Juan Carlos Márquez is a researcher and doctoral student at the School of Technology and Health at KTH and the School of Engineering, University of Borås and also works in the Smart Textiles Initiative. He has examined the suitability of textile electrodes to perform bioimpedance measurements and their reliability in e-health applications for home health care of patients with chronic conditions such as renal or cardiac insufficiencies.
The results are very positive.
Traditional electrodes have to be attached by trained health care personnel for the electrodes to be properly positioned. Also, the electrodes are attached to the body using a sticky, conductive gel which may cause allergic reactions, which makes repeated uses over a long period of time difficult.
It is a far better solution to design clothes with integrated electrodes that the patient him/herself can handle and that is adapted to be used by the patient for longer periods of time. This is positive both for the patient and the health care system and also reduces costs.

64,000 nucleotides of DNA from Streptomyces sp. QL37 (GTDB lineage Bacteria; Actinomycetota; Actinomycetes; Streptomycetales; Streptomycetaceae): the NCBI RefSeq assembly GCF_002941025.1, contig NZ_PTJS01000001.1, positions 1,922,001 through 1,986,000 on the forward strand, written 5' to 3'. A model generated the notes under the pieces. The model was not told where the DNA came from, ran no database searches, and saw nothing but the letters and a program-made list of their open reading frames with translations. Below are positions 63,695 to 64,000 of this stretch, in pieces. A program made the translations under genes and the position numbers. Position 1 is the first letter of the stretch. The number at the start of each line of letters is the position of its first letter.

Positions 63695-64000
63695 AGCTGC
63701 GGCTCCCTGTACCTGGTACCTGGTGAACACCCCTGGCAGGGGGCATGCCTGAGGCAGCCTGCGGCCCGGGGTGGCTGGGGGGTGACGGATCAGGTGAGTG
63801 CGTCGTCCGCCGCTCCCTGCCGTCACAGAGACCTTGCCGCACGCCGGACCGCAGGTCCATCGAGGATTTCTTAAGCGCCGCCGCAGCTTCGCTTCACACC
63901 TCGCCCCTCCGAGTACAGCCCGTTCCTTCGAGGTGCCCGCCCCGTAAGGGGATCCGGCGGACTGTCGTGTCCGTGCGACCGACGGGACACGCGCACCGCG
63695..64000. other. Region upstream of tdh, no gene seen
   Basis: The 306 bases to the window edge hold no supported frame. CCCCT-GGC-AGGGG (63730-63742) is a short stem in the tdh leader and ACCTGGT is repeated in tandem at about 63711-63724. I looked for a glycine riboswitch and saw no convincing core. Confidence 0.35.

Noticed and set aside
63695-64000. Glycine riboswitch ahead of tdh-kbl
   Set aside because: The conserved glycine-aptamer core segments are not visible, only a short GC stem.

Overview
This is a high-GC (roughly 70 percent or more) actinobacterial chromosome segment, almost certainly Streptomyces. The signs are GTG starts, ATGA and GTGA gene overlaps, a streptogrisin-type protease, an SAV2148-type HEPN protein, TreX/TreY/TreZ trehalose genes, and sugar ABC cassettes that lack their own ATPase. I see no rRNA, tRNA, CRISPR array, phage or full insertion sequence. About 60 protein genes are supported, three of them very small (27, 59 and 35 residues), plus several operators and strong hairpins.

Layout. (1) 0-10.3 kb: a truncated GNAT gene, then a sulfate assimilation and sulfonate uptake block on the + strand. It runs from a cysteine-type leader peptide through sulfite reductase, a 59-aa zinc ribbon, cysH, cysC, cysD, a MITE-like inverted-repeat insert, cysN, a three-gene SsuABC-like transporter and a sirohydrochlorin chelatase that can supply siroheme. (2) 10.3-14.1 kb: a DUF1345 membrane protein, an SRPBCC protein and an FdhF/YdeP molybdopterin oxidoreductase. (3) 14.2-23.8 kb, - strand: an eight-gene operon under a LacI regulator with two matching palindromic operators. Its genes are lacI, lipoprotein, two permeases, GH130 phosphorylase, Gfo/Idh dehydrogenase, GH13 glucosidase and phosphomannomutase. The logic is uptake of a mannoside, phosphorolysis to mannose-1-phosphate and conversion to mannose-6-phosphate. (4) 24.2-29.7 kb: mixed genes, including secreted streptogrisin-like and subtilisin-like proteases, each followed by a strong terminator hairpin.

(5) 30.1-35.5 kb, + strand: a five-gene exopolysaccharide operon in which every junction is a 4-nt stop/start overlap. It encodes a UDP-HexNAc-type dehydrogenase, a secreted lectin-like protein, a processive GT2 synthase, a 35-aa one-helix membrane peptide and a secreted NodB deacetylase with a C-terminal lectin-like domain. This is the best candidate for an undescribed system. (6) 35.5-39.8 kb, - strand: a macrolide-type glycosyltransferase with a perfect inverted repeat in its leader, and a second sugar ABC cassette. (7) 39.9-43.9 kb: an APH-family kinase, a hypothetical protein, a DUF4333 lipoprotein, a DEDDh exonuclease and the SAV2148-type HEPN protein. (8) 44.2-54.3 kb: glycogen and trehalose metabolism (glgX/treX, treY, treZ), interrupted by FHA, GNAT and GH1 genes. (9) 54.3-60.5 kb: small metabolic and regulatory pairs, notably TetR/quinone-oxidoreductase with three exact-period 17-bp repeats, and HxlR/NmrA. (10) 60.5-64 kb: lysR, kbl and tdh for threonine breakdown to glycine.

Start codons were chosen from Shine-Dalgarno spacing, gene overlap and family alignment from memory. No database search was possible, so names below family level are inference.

– The patient can easily put on the functional clothing, connect it to the monitoring system and transfer relevant information such as total body water percentage or cardiac stroke volume to the hospital. This allows hospital personnel to perform daily monitoring while decreasing the number of admissions to the hospital, Juan Carlos Márquez says.
In his thesis, which he has just defended, Juan Carlos Márquez shows that textile electrodes integrated into garments may be used btoh to measure total body composition through bioimpedance spectroscopy and to monitor heart function using so-called impedance cardiography.
The textile electrodes yielded reliable measurements which were comparable to results using traditional electrodes.
– Establishing that textile electrodes is just as effective as traditional ones is a very important first step toward developing a professional garment that can be used in a individualised monitoring system by the health care system, Juan Carlos Márquez says.
Read more at the KTH website
Text: Peter Larsson, KTH